The Big Band, T-Bone Sound Returns To Williamsport

As a former brassy band nerd, writing this preview for a Williamsport horn group gave me pleasure and an excuse to editorialize on the State of Modern Music a bit.

The contemporary airwaves are dominated by music made in bedrooms and on laptops — modern technology has made it possible for a one-man band to churn out hit singles without even breaking a sweat, or learning to play both the banjo and accordion. In a time of such sparse pop, when even twin lead guitars are scarce, a group no longer needs the traditional 17 musicians to qualify as a “big band.”

“Spencer and the T-Bones,” who come together this August 24 for the second year in a row at the Community Theatre League, 100 W. Third St., put out a serious modern big band sound, with some heavy rock ‘n roll low end.

Vocalist and Williamsport pastor Spencer Sweeting provides vocals for the group, and the rest of the 9-piece is made up of veteran area musicians and educators. A third of the group is trombones – the “T-Bones” in the group’s name refers to the slide brass instrument, not a beefsteak.

Founder Kevin Henry (a Williamsport Area middle school band director), Bill Grose (Mifflinburg schools), and Brett Rynhart make up the ‘bone section, a concept that had its inspiration in a Don Henley-arranged 2000 tour version of “Hotel California” that used four trombones.

The group began with a four trombone line fronting a rhythm section. The T-Bones’ instrumentation evolved over the years, adding Sweeting in 2009, as well as swapping in Sunbury reedman Larry Fisher (Pine Mountain schools) on baritone saxophone for one trombone and adding Loyalsock teacher Lee Saville-Andree on keys and the Hammond B-3. Tim Breon of Lycoming College and the Uptown Music Collective plays guitar, Williamsport Area High School orchestra director Matt Radspinner lays down the bass line, and Bob Leidhecker, a Loyalsock educator and Williamsport Symphony Orchestra percussionist, plays the drums.

Those who think that mix sounds anything but fresh should take a trip online and check out Spencer and the T-Bones on YouTube, and then take a listen to Bonerama, out of New Orleans, another three-bone group out of New Orleans who serve as something of a model for the T-Bones’ approach. Playing through a bunch of effects, Bonerama’s repertoire leans more towards Jimmy Page than Glenn Miller.

At this year’s CTL show, The T-Bones will have plenty of fresh material, drawn from both old and new sources.

“There will be some Stevie Wonder, some Otis Redding,” Henry says. “After last year, everyone said ‘you gotta do Chicago,’ so we’ve got a Chicago set for this year.”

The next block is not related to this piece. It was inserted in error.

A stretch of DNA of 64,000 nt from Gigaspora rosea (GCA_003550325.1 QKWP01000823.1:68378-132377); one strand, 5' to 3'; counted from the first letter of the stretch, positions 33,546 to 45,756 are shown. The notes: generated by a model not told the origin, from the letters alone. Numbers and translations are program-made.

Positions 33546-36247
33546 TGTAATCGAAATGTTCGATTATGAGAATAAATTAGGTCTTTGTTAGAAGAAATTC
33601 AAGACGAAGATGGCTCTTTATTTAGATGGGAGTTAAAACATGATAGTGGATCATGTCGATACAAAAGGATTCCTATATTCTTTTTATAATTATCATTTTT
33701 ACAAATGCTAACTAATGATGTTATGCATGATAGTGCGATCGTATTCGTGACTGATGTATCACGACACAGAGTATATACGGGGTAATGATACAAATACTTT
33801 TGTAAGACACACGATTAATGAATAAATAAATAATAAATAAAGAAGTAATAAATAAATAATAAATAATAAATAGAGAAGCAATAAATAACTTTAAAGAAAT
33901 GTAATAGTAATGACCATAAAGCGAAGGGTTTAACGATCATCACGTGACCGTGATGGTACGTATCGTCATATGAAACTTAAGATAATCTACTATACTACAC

New original work by area composer Rob Byham will be played, as well as arrangements of new hits by Fitz and the Tantrums and Cee Lo Green, artists whose fusion of rock, soul, funk and pop inform The T-Bones’ sound.

“’Fitz’ is a little retro-feeling, but it’s new — they fit our style well,” Henry says. “We’ll even be doing some Dave Matthews, and the White Stripes, but in our own style.”

That style incorporates guitar effects on the trombones, like distortion, an octave pedal, loops and the venerable wah-wah pedal, giving The T-Bones a new-school edge that polishes up the trombone’s staid image.

“From my standpoint as a band director, we’d like to see more trombone players in the schools,” Henry says. “This is a little bit of a way to promote the trombone, with three in the group.”

Spencer and the T-Bones have had a quiet summer, due to graduate studies and an onslaught of weddings. Their return to the CTL for the second straight year will give audiences a chance to see how they’ve developed in the time they have had to play together.

“I had never played with a group in there (before last year),” Henry says. “It’s got great acoustics, it’s a place where you can see everybody’s face in the audience and really connect. We hope to get some people out of their seats and moving.”

Spencer and the T-Bones perform at The Community Theatre, 100 W. Third St., Aug. 24 at 7:30 p.m. Tickets are available online at $25 buys two seats, or they are $15 for adults and $8 for students.

Kansas (the state) Won’t Buy Lunch For Kansas (the band)

Here’s a preview for Kansas playing a Sunbury winery’s annual classic rock show

In the last few years, Kansas, the band behind hits like “Carry On My Wayward Son” and “Dust in the Wind,” has performed numerous live shows with full orchestras all over the world. On July 7, the group will collaborate with the Williamsport Symphony Orchestra for a one-time-only, outdoor show at the Spyglass Ridge Winery, 105 Carroll St.

Kansas has made a habit of playing with symphony orchestras since 1998, when the band collaborated with the London Symphony Orchestra on the studio album “Always Never the Same.”